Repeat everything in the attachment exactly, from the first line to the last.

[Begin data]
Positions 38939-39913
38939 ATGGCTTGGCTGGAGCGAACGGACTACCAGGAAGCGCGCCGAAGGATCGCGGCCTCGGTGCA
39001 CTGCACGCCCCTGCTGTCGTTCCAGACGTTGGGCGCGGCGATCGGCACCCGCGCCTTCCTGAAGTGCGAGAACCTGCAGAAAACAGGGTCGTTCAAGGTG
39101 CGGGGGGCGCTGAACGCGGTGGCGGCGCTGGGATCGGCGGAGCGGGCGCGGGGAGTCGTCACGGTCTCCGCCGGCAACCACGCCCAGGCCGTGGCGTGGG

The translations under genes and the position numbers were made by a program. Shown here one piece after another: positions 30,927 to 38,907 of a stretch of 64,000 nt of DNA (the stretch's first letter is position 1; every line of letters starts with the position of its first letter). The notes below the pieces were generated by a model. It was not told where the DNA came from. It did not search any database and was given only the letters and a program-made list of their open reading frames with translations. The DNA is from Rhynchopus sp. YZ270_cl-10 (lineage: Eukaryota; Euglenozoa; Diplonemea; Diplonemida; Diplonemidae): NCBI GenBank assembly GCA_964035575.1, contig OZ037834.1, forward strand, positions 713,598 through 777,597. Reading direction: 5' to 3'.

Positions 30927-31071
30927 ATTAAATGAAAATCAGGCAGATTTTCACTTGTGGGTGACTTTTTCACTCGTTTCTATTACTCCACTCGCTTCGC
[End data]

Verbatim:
Positions 38939-39913
38939 ATGGCTTGGCTGGAGCGAACGGACTACCAGGAAGCGCGCCGAAGGATCGCGGCCTCGGTGCA
39001 CTGCACGCCCCTGCTGTCGTTCCAGACGTTGGGCGCGGCGATCGGCACCCGCGCCTTCCTGAAGTGCGAGAACCTGCAGAAAACAGGGTCGTTCAAGGTG
39101 CGGGGGGCGCTGAACGCGGTGGCGGCGCTGGGATCGGCGGAGCGGGCGCGGGGAGTCGTCACGGTCTCCGCCGGCAACCACGCCCAGGCCGTGGCGTGGG

The translations under genes and the position numbers were made by a program. Shown here one piece after another: positions 30,927 to 38,907 of a stretch of 64,000 nt of DNA (the stretch's first letter is position 1; every line of letters starts with the position of its first letter). The notes below the pieces were generated by a model. It was not told where the DNA came from. It did not search any database and was given only the letters and a program-made list of their open reading frames with translations. The DNA is from Rhynchopus sp. YZ270_cl-10 (lineage: Eukaryota; Euglenozoa; Diplonemea; Diplonemida; Diplonemidae): NCBI GenBank assembly GCA_964035575.1, contig OZ037834.1, forward strand, positions 713,598 through 777,597. Reading direction: 5' to 3'.

Positions 30927-31071
30927 ATTAAATGAAAATCAGGCAGATTTTCACTTGTGGGTGACTTTTTCACTCGTTTCTATTACTCCACTCGCTTCGC